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Microfinance games

Author

Listed:
  • Xavier Gine
  • Pamela Jakiela
  • Dean Karlan
  • Jonathan Morduch

Abstract

Microfinance has been heralded as an effective way to address imperfections in credit markets. But from a theoretical perspective, the success of microfinance contracts has puzzling elements. In particular, the group-based mechanisms often employed are vulnerable to free-riding and collusion, although they can also reduce moral hazard and improve selection. The authors created an experimental economics laboratory in a large urban market in Lima, Peru and over seven months conducted 11 different games that allow them to unpack microfinance mechanisms in a systematic way. They find that risk-taking broadly conforms to predicted patterns, but that behavior is safer than optimal. The results help to explain why pioneering microfinance institutions have been moving away from group-based contracts.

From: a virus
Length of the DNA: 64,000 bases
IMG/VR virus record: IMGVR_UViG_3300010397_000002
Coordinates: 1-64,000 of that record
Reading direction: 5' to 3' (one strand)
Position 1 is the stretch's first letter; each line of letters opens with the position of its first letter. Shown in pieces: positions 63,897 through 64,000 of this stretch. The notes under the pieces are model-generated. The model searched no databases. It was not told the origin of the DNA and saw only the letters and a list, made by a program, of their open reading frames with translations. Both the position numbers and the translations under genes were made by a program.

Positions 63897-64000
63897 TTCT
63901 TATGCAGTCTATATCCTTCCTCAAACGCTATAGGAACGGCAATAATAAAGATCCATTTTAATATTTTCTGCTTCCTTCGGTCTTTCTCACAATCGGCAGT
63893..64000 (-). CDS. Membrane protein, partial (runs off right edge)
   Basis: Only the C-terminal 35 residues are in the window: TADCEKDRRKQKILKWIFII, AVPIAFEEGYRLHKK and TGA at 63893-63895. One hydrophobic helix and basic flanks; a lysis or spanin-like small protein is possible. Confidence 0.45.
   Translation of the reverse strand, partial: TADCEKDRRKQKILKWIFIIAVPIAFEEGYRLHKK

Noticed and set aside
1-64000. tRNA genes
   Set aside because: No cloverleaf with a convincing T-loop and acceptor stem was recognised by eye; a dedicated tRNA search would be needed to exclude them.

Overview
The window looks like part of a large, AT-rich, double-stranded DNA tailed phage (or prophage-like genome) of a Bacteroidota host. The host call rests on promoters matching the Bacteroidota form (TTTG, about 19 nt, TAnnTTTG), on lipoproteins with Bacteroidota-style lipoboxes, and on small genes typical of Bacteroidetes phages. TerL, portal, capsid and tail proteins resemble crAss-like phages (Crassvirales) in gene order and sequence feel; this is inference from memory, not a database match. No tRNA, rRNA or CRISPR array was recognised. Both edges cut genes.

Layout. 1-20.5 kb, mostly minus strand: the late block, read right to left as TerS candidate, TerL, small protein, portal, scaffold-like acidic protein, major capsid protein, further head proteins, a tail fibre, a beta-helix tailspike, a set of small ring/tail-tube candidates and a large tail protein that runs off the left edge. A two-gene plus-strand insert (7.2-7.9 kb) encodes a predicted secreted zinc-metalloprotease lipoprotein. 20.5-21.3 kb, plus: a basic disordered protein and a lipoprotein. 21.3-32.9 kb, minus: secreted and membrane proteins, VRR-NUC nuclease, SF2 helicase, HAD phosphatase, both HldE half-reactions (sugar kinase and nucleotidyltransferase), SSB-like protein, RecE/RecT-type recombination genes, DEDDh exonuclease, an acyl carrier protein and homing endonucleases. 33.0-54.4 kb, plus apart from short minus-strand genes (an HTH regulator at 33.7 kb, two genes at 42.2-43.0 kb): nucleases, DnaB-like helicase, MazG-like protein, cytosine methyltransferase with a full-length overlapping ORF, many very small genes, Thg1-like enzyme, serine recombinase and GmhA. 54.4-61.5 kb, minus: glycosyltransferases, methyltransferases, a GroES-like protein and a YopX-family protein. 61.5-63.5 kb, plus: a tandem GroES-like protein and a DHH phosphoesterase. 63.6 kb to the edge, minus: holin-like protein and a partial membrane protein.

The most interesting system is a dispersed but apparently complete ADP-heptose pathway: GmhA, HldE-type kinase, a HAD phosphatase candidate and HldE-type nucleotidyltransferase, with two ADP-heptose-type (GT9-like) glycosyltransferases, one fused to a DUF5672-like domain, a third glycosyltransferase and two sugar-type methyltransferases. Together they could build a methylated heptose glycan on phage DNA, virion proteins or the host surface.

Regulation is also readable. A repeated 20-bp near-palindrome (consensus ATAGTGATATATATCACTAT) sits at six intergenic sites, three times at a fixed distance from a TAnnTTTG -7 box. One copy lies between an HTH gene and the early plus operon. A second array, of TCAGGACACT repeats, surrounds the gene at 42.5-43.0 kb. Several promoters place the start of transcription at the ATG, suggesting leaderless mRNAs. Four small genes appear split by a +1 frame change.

Suggested Citation

  • Xavier Gine & Pamela Jakiela & Dean Karlan & Jonathan Morduch, 2006. "Microfinance games," Framed Field Experiments 00150, The Field Experiments Website.
  • Handle: RePEc:feb:framed:00150
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    References listed on IDEAS

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    More about this item

    JEL classification:

    • O12 - Economic Development, Innovation, Technological Change, and Growth - - Economic Development - - - Microeconomic Analyses of Economic Development
    • D92 - Microeconomics - - Micro-Based Behavioral Economics - - - Intertemporal Firm Choice, Investment, Capacity, and Financing
    • D10 - Microeconomics - - Household Behavior - - - General
    • D21 - Microeconomics - - Production and Organizations - - - Firm Behavior: Theory
    • D82 - Microeconomics - - Information, Knowledge, and Uncertainty - - - Asymmetric and Private Information; Mechanism Design
    • C93 - Mathematical and Quantitative Methods - - Design of Experiments - - - Field Experiments

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